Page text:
If you read between the lines, one question comes to mind. What if the user has finished consuming the content, is it okay to show an interstitial than? According to the Coalition for Better Ads, you can show exit intent banners in four scenarios:
- When the user starts to leave the page (without interfering with the user’s departure)
- The user has been inactive for more than 30 seconds on a page that does not contain a video
- Once a user has reached the end of the first article on a page
- If a user purposely navigates to another tab and then returns to the open page.
How to measure the impact of interstitials on SEO?
As John Mueller explained in the above video from Google webmaster’s office hours, there is no way to measure the impact of interstitials on SEO. There is also no way to know if your site was impacted by showing interstitials.
Labeling Ads & Differentiating Them from the Main Content
This one is more of a guideline than an SEO rule. But we think it is extremely important because it receives a lot of attention on Google’s QRG.
Your ads must be labeled as ads. You can label them as “ads,” “sponsored links,” “sponsored listings,” “sponsored results,”. It doesn’t matter how you choose to label, just that you label them.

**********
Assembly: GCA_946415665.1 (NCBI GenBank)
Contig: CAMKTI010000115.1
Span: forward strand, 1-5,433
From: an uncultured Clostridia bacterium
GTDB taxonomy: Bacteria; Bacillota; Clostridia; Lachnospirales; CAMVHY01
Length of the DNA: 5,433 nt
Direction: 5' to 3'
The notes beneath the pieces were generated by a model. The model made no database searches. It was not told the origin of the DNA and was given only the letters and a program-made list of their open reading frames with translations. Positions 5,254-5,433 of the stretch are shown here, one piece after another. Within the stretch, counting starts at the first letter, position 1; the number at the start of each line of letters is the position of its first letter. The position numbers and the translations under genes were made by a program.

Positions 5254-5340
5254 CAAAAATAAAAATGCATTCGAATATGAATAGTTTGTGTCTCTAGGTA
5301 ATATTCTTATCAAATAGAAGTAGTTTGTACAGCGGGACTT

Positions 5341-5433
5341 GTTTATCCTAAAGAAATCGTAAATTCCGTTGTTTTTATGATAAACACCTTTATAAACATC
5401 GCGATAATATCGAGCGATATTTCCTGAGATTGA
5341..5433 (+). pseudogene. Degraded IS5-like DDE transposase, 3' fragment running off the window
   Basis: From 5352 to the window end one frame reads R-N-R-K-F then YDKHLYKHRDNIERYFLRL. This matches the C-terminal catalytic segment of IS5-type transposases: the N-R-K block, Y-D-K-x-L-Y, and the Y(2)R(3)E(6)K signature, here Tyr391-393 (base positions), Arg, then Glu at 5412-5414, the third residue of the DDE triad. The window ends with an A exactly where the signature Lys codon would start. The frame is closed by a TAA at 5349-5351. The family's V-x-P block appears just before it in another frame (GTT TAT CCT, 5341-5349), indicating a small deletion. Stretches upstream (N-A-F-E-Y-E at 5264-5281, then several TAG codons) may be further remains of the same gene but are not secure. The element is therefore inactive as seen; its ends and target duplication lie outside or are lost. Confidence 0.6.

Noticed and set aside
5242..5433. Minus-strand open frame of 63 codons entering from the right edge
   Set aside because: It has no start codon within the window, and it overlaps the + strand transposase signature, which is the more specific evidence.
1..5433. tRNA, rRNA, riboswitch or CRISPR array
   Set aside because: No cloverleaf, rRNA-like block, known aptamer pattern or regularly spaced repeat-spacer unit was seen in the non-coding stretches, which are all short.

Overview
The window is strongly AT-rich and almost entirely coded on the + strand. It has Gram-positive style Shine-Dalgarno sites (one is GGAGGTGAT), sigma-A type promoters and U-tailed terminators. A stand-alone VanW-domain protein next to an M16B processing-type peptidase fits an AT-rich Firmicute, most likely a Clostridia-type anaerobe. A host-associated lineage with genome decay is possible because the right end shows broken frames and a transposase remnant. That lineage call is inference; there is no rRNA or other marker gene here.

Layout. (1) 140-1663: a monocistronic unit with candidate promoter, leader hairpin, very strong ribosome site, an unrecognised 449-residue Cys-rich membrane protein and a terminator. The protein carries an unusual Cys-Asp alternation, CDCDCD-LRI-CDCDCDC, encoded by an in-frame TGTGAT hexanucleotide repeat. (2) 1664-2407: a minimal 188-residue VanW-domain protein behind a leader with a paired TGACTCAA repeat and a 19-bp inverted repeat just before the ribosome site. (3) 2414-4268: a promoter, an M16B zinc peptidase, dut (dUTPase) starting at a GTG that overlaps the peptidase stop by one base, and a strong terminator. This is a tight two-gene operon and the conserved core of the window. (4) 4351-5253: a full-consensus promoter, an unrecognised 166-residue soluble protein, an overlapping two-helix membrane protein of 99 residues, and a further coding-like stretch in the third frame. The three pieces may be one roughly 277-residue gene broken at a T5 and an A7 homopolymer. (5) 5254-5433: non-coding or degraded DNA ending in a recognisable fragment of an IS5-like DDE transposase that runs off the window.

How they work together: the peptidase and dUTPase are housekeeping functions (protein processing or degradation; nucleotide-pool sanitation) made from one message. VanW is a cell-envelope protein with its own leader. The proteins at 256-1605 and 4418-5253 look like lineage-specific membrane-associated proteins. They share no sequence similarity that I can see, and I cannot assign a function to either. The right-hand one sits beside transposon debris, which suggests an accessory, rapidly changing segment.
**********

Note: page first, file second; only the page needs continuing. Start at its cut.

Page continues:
Here are two examples of deceptive labeling that would result in lower ratings:
- Content on the right is labeled “Top Posts & Pages.” It is unclear whether these are supplemental content or ads.
- Ads and links to other questions (misleadingly labeled as “Relevant answers”) displayed prominently, which users may mistake for answers to the question. It takes a moment to notice that this page has no answer.
Ads Impact on Performance (Page load speed)
At the time of this writing, Google has not yet rolled out Core Web Vitals (CWV). So if you are reading this in the future, you might as well just roll your eyes now. Core Web Vitals was introduced by Google in May 2020. Later that year, Google announced CWV would become a ranking signal as of May 2021. This announcement has triggered a chain reaction in the SEO world equivalent to an oversized tsunami.
To put things into perspective (which is much needed in this case), CWV will not be an SEO armageddon, as Google officials recently expressed. Check out these quotes from John Muller, Martin Splitt, and Danny Sullivan.
After sounding an all-clear signal, let’s get down to business. Ads can be a highly demanding resource especially when implemented recklessly. The main issue with ads is that they are implemented by third parties, so we do not have much control over the implementation itself. The impact ads have on page-load should be a subject of its own blog post (stay tuned), but I will try to go over the main points here, just to give an initial idea.
How ads impact performance?
Performance has a very broad definition. There are a lot of metrics you can track, and even more tools you can measure “performance” with. To keep it simple, we should limit the discussion to the CWV metrics and measurement tools provided by Google (page speed insights, Lighthouse, GSC, etc.). We also need to distinguish between Lab data and Field data.